The Art of Tumbling: How to Fail without Falling to Pieces

If you’re submitting your work, then I’m guessing that you may have had some experience with feeling like you’re “failing”. Do rejections equal failure? Definitely not! But we all know that sometimes it can be tough to take on those rejections. Today Sub It Clubber, Hannah Holt is here to share with us The Art of Tumbling: How to Fail without Falling to Pieces.

HOLTOnce a week I take my five year-old twins to tumbling class. Why would I pay for lessons for what is essentially “falling down”?

Simple. Before young gymnasts can do backflips, they have to learn to tumble. Learning how to fall well is an essential skill.

I want submissions that make me do backflips,” said an agent at a conference I recently attended. A room full of aspiring writers dutifully scribble notes—make her do backflips.

But how do you make an agent flip for your work?

Simple. You do a lot of tumbling first.

Tripping is a regular part of life and most careers. Writing is a career with more stumbling than most. I’ve never met a career writer who hasn’t been rejected many, many times.

If you are in the middle of what feels like rejection free-fall, know that what you are experiencing is totally normal.

Rejection doesn’t mean you are a bad writer. It doesn’t mean you will never be published. You’re just:

  • going for more rejections than Dr. Seuss
  • collecting interesting material for your memoir
  • learning what doesn’t work
  • earning your stripes

With a few tips and tricks, you’ll be able to tuck and roll through the tough times, so you can get back on your feet faster and stronger than ever before.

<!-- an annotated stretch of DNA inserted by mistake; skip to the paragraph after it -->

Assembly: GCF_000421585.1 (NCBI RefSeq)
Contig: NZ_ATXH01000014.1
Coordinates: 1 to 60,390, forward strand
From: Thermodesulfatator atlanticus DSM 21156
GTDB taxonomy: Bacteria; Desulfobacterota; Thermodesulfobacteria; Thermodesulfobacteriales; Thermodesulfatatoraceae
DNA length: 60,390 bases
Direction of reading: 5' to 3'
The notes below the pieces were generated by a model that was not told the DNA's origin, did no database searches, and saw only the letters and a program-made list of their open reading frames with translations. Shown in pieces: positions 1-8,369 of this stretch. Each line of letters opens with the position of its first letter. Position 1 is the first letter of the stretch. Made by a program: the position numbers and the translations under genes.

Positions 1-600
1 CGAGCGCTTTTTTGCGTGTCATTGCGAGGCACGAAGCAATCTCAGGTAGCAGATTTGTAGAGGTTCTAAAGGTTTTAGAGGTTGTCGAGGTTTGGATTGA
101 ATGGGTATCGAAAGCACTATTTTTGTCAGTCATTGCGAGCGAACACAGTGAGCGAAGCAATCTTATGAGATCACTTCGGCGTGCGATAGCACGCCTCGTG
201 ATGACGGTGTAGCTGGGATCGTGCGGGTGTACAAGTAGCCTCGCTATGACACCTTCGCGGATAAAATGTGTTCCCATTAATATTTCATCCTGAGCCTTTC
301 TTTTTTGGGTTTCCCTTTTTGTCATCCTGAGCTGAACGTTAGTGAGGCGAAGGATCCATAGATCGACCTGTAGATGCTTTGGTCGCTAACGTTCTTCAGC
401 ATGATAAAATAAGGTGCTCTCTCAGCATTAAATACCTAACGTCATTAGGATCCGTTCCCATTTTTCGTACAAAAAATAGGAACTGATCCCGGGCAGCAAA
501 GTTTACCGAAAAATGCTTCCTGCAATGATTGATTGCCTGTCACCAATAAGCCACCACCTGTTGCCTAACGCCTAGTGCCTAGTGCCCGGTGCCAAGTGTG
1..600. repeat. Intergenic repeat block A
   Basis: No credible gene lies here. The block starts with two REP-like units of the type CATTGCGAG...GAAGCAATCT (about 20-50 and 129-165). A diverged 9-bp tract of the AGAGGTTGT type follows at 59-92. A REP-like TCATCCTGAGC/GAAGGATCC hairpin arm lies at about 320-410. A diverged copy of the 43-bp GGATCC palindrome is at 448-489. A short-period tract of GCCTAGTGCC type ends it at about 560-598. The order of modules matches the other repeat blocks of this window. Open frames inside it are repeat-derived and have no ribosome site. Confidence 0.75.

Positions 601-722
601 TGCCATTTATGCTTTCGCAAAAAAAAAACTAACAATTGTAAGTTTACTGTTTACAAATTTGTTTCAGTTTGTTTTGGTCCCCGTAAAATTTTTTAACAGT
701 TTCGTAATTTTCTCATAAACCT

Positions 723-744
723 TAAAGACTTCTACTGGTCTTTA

1. Tuck

The first rule of falling is to lean into it. Don’t resist it, flail about, or go rigid.

I leaned into falling by setting a goal: get one hundred rejections in one year. Each rejection earned me another square in my progress spreadsheet. Wahoo, bring on the rejections!

If spreadsheets aren’t your magic bullet, here’s how a few other writers handle rejection:

Marcie Colleen celebrates with rejection chocolate.

Vivian Kirkfield watches a classic movie with a big bowl of popcorn.

Stacy McAnulty treats herself to a Starbuck’s Mocha Cookie Crumble Frappé.

Heather Linford turns up the music and dances the rejection blues away.

By the way, I didn’t make my goal of one hundred rejections because I signed with an agent first. The sooner you embrace the tough parts of writing (or at least learn to tolerate them), the more quickly you’ll find success.

2. Roll

Whatever you do, don’t stop writing. Keep rolling forward!

Kate Messner writes and revises about twelve picture books each year. Usually only one or two is accepted for publication.

To have a career in publishing you need to write. A lot!

So stop refreshing that inbox and start writing something new. Who knows but maybe you’ll love your next piece even more than the first.

3. Get Back on Your Feet

This advice is like the last: keep writing AND keep sending out queries. When a rejection comes in, send out another query. I usually send between five to ten queries at a time. That way I always have something out there. Many authors send out more queries than that, but that’s the amount I can thoughtfully and respectfully submit at a time. Each author has her own best amount, but any amount is better than zero. As long as you are ready to query, keep yourself in the query pool.